Concordia is filled with many traditions, but there is one that many students impatiently wait for while others feel quite the opposite.
The Cobber ring is connected with both current students and alumni from as long as 100 years ago. The maroon and gold colors and the inscribed “C” have remained the same since 1920. The ring is a tradition known by many, including those who are not affiliated with Concordia, and it can provide unity between Cobbers across the world.
Every year around mid-November, Cobber Ring Day is held, and students who purchased a ring receive it on this day. They are able to take pictures while wearing their ring with other students and Kernel Cobb. However, some students feel excluded because they are not able to afford the ring due to the expensive price.
Junior Stephanie Nelson is receiving her ring this week.
“To me, the Cobber ring shows unity in a college of like-minded people. To me, the Cobber ring can unite people all around the world and I really enjoy what it stands for,” Nelson said.
She decided to get the ring partially because of the tradition it holds, but also for what it stands for and the history that comes along with it. Another factor in getting her ring was her older sister, who graduated from Concordia and her ring had opened a lot of doors for her.
“I have traveled to the East Coast and have seen people with a Cobber ring and started a conversation with them because of it. It’s those little connections that I think are really important to me. Also, the ring shows years of hard work that come with attending Concordia College and I think that is also why people are proud of it,” Nelson said.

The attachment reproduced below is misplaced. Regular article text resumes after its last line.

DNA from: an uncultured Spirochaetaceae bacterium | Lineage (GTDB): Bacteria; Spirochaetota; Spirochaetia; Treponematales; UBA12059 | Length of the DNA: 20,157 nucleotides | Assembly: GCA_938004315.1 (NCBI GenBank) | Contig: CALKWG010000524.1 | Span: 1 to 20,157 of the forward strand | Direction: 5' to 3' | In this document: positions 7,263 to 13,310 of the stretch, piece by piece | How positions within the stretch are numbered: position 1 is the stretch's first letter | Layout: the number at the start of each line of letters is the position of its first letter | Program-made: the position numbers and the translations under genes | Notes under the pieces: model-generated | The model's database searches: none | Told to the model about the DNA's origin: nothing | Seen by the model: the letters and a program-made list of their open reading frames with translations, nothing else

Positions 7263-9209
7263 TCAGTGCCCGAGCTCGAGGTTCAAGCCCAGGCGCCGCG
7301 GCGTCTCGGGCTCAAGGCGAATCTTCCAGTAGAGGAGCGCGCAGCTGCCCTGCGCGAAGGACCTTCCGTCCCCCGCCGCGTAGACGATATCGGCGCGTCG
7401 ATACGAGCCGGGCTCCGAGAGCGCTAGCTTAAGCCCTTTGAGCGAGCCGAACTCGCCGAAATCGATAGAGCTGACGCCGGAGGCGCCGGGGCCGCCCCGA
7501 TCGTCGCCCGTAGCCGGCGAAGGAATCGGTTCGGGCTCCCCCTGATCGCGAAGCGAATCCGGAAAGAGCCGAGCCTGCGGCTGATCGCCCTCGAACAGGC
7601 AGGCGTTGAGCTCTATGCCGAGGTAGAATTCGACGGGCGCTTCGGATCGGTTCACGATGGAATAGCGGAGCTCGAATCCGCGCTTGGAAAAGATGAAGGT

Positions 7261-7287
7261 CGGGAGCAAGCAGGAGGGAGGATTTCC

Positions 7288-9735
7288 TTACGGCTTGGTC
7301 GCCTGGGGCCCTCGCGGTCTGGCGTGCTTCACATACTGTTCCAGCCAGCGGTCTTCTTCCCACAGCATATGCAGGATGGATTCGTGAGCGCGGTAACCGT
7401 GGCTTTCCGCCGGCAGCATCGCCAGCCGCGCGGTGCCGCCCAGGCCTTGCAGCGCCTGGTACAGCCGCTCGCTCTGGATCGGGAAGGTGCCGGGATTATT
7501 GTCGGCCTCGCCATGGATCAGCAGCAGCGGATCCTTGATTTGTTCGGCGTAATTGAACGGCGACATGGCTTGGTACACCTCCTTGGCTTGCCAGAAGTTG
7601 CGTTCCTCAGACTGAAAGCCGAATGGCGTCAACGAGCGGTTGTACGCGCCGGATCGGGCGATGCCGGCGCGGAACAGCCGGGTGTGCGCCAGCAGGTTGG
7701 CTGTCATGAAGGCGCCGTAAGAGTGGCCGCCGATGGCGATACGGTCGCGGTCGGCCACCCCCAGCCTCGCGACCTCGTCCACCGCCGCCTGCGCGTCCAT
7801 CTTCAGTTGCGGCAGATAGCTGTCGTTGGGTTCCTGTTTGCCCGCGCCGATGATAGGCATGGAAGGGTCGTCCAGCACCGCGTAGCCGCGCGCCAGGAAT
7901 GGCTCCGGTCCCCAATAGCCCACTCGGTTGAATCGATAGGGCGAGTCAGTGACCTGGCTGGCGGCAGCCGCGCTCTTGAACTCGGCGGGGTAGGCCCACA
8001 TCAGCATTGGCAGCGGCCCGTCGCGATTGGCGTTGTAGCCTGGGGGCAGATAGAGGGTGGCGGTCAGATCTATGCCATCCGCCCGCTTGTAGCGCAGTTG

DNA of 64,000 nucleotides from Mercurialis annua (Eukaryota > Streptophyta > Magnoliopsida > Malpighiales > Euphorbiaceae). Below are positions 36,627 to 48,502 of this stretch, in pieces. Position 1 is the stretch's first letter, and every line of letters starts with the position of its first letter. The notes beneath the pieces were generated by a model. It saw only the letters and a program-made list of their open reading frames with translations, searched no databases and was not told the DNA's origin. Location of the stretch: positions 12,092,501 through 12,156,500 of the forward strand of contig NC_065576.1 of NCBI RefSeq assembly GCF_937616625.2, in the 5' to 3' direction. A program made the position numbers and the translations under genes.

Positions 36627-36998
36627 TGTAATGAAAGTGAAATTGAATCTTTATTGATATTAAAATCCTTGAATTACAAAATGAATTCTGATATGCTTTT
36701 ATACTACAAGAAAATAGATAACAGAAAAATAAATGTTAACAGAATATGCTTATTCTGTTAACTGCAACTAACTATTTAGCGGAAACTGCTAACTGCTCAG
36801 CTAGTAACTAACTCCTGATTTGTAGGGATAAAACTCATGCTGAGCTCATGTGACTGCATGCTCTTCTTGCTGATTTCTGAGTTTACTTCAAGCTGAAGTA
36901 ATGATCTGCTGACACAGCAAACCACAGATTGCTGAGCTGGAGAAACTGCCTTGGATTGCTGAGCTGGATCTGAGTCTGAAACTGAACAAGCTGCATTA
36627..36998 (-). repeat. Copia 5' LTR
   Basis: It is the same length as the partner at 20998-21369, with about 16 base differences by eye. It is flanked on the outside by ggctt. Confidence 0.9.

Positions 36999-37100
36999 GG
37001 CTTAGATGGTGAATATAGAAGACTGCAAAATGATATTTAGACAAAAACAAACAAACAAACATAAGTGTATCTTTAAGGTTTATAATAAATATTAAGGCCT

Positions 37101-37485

The Cobber ring has the power to connect current Concordia students with alumni, though there is a lot of controversy surrounding the ring and not everyone feels the same sense of excitement and pride.
Sophomore Maria Toriz Casillas explained why she is not going to purchase the ring. She believes it excludes people, including herself and does not see the purpose of purchasing a ring from a school she does not feel welcomed.
“Concordia and its student body already has a problem with excluding many of their students of color. There are countless racist situations that have happened at this school during my three semesters here. There are also a lot of microaggressions that go on daily with students of color,” Toriz said.
She also discussed how many students of color are here because of their scholarship opportunities, including herself. Her only option to go to college was through a scholarship at Concordia, otherwise she would not be in college at all.
“I feel that this ring creates an even bigger separation between minorities, people in poverty and people of color, and the rest of the predominantly white and financially stable Concordia student body,” Toriz said.
Senior Miles Korpi purchased the ring as a junior because he wanted to be part of a tradition larger than himself. He had also heard that by purchasing the ring it would open employment opportunities, though he finds the ring problematic.
“First, it reinforces some rather elitist ideas about already privileged people being the more accepted and celebrated than people who may not be able to afford the ring. Second, if the rumors about the ring improving your employment opportunities is true, then the entire ring tradition is reinforcing a system where wealthy people are rewarded for simply being wealthy and underprivileged people are punished for the situations they were born into,” Korpi said.
The Cobber ring continues as a tradition amongst many but the controversy around it still remains.